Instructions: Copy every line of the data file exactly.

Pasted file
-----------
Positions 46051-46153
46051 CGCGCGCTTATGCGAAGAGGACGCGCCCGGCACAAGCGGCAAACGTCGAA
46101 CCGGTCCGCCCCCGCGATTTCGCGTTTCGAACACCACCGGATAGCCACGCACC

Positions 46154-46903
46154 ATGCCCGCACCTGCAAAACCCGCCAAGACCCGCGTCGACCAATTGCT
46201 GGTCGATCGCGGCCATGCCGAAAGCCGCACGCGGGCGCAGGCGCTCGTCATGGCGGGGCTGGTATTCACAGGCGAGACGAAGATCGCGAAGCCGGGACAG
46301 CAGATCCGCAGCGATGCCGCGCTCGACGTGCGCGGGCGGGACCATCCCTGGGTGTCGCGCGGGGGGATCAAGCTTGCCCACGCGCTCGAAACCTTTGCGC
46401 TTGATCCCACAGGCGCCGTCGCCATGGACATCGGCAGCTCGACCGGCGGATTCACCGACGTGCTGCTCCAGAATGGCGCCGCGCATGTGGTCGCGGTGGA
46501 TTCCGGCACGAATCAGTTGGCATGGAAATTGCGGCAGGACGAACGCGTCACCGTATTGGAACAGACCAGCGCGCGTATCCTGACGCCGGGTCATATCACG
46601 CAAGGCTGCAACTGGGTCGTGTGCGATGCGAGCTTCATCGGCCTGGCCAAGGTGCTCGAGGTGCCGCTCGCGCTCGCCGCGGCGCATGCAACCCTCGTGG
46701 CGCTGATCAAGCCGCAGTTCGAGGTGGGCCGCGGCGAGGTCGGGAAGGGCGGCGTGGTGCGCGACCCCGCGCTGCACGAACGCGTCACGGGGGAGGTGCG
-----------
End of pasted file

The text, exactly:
Positions 46051-46153
46051 CGCGCGCTTATGCGAAGAGGACGCGCCCGGCACAAGCGGCAAACGTCGAA
46101 CCGGTCCGCCCCCGCGATTTCGCGTTTCGAACACCACCGGATAGCCACGCACC

Positions 46154-46903
46154 ATGCCCGCACCTGCAAAACCCGCCAAGACCCGCGTCGACCAATTGCT
46201 GGTCGATCGCGGCCATGCCGAAAGCCGCACGCGGGCGCAGGCGCTCGTCATGGCGGGGCTGGTATTCACAGGCGAGACGAAGATCGCGAAGCCGGGACAG
46301 CAGATCCGCAGCGATGCCGCGCTCGACGTGCGCGGGCGGGACCATCCCTGGGTGTCGCGCGGGGGGATCAAGCTTGCCCACGCGCTCGAAACCTTTGCGC
46401 TTGATCCCACAGGCGCCGTCGCCATGGACATCGGCAGCTCGACCGGCGGATTCACCGACGTGCTGCTCCAGAATGGCGCCGCGCATGTGGTCGCGGTGGA
46501 TTCCGGCACGAATCAGTTGGCATGGAAATTGCGGCAGGACGAACGCGTCACCGTATTGGAACAGACCAGCGCGCGTATCCTGACGCCGGGTCATATCACG
46601 CAAGGCTGCAACTGGGTCGTGTGCGATGCGAGCTTCATCGGCCTGGCCAAGGTGCTCGAGGTGCCGCTCGCGCTCGCCGCGGCGCATGCAACCCTCGTGG
46701 CGCTGATCAAGCCGCAGTTCGAGGTGGGCCGCGGCGAGGTCGGGAAGGGCGGCGTGGTGCGCGACCCCGCGCTGCACGAACGCGTCACGGGGGAGGTGCG